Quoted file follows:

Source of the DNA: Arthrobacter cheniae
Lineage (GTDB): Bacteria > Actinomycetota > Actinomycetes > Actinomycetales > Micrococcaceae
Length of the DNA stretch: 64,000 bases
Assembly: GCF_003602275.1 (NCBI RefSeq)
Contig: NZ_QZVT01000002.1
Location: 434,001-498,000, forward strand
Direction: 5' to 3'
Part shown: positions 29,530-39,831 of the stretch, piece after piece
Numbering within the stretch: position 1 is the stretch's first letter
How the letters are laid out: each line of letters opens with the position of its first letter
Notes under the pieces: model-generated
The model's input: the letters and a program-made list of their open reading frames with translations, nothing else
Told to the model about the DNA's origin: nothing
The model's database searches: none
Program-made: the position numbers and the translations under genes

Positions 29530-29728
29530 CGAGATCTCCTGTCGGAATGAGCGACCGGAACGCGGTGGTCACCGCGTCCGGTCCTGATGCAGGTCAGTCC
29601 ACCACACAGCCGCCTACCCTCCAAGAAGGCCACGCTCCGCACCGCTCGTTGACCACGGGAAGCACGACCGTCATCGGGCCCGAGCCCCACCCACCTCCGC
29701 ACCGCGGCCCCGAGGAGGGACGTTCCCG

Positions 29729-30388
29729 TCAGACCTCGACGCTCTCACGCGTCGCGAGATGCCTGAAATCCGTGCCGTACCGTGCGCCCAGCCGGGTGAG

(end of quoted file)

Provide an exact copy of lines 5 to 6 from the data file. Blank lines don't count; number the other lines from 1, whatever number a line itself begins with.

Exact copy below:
Contig: NZ_QZVT01000002.1
Location: 434,001-498,000, forward strand